The selloff in Treasuries deepened as the market returned from its long Presidents Day weekend. The stock rally started to run out of steam, while the selloff in bond markets continued. The bear steepener remained fully intact as the reflation trade and technicals gripped the market. 10-year Treasury yields reached levels last seen in February 2020 yesterday, before falling back -1.5 bp and settling around the 1.3% mark. Longer dated yields are at or near 1-year highs. But even when the full equity rally fizzled and the USA100 fell into the red, bond yields continued higher. A stronger than expected Empire State index also supported the bearish case in bonds.
JGB rates have lifted 2 bp to 0.094% and bonds also sold off in Australia and New Zealand, leaving rates more than 8 bp higher on the day. Meanwhile the JPN225 corrected -0.6%, despite an unexpected rebound in core machinery orders. GER30 and UK100 futures meanwhile are down -0.04% and up 0.3% respectively, while US futures are posting fractional gains after a mixed session in Asia.
Equities have already come a long way and there may not be much appetite to push valuations out further at this point, but stimulus hopes and vaccine developments continue to fuel reflation trades and central bank efforts to try and slow the rise in yields by stressing that monetary policy will remain accommodative, risk fuelling a bubble in speculative assets that could come back to haunt markets further down the line.
In FX markets USDJPY dropped back to 105.96, amid a broadly higher yen, although the Dollar rose against most other currencies. USOIL meanwhile is trading at $60.19 per barrel. EURUSD dropped back to 1.2070, Cable to 1.3868. Bitcoin rose, again, through $50,000 as signs of big investor interest in the asset drive more and more buying. Gold prices extended losses for a fifth straight session on Wednesday, slipping to near 2-week lows as soaring US Treasury yields and a firmer Dollar dented the bullion’s appeal.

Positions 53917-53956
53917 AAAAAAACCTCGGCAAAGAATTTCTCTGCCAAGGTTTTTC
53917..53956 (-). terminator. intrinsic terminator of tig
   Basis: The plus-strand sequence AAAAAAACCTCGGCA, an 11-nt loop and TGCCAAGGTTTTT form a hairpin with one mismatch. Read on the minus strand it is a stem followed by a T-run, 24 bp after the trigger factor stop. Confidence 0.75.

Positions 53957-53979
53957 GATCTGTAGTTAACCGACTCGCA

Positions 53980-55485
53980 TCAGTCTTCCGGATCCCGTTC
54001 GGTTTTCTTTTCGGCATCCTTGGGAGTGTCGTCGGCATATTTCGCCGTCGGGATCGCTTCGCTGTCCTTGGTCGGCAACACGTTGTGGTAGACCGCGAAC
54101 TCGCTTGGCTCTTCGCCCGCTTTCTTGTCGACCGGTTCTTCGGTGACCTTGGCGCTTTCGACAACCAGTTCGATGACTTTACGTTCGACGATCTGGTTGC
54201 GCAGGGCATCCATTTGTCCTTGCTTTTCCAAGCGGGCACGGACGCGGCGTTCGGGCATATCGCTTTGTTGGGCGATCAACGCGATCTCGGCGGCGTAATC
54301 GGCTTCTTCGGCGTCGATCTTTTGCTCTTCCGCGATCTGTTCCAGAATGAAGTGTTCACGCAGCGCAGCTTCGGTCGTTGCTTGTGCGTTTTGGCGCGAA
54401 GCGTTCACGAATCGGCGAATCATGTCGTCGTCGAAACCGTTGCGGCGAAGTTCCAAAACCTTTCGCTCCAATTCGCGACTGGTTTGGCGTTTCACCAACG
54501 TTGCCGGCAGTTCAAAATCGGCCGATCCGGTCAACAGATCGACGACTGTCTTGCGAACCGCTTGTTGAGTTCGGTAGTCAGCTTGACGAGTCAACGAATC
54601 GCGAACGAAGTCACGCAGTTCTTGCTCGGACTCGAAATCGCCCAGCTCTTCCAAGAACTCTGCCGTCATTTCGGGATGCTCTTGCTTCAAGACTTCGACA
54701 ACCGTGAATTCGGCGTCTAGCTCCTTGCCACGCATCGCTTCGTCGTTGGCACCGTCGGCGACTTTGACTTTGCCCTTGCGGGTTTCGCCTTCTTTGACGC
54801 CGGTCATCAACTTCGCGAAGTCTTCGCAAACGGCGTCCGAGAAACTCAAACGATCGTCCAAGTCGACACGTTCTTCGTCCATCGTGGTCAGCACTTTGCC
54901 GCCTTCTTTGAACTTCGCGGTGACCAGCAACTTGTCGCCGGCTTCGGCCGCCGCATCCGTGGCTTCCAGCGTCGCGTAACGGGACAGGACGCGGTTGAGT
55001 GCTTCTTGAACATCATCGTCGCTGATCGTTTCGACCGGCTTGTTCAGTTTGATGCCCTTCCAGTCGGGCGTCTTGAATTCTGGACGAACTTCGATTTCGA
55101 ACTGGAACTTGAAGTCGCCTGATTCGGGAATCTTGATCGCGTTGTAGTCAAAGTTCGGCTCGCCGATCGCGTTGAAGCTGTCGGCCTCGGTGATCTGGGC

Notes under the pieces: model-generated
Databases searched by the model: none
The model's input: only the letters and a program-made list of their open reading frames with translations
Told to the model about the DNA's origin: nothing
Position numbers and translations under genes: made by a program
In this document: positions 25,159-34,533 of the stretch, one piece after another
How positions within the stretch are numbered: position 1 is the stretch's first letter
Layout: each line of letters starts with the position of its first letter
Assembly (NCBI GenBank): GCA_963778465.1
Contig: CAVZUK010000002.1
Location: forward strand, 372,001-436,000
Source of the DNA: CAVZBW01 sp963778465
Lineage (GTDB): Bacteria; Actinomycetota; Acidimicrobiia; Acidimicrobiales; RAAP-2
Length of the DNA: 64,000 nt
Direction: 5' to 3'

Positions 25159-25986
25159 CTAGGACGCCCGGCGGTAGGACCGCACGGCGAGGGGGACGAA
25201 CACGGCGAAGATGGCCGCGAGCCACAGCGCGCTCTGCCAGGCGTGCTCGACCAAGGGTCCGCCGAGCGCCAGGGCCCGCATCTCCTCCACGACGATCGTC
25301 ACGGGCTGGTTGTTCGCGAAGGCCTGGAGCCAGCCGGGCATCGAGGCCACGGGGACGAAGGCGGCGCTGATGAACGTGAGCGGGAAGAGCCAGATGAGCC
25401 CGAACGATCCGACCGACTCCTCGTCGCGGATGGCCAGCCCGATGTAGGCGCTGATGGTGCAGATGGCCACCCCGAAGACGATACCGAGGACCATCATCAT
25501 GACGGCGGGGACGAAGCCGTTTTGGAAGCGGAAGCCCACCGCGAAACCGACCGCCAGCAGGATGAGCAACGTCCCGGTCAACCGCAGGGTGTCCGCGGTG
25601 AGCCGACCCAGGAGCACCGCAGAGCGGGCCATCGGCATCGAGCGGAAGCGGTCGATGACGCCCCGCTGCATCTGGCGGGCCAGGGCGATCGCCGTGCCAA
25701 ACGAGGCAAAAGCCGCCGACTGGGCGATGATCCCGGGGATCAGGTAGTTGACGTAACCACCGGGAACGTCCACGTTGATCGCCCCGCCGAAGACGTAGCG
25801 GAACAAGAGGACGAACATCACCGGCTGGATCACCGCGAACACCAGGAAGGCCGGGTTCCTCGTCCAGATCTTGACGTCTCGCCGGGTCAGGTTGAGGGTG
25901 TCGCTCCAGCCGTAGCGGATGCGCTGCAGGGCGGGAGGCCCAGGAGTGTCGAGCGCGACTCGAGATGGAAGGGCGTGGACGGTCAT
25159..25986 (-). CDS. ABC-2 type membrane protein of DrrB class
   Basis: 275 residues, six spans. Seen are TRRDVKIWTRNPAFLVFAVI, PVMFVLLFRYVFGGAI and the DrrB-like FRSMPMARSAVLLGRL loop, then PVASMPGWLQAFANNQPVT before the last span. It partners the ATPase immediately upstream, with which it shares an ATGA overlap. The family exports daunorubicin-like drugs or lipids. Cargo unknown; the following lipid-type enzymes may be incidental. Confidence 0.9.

Today – Data releases today focus on US Retail sales and Canadian inflation for January, along with the FOMC minutes.
The FOMC minutes to the January 26, 27 policy meeting should underscore the Fed’s commitment to a lower for longer rate stance, with no intention of trimming QE. We know the meeting resulted in no change in policy and so the minutes will not break any new ground. Indeed, last week Chair Powell’s sombre outlook where he emphasized the need for ongoing support from monetary policy due to the pandemic was in keeping with the tweaks in the January policy statement. One such tweak was that the Fed’s acknowledgement that “the pace of the recovery in the economy and employment has moderated in recent months, with weakness concentrated in the sectors most adversely affected by the pandemic.” We’ve also heard Fedspeak that the entire FOMC is generally on board with this posture, including allowing inflation to run hot for some time.
Biggest (FX) Mover @ (07:30 GMT) NZDUSD (-0.40%) extended losses below 20-DMA. Next Support remains at the 50-DMA at 71.60. MACD lines and RSI are neutral but still turning lower while intraday they are both negatively configured, with fast MAs sloping further lower.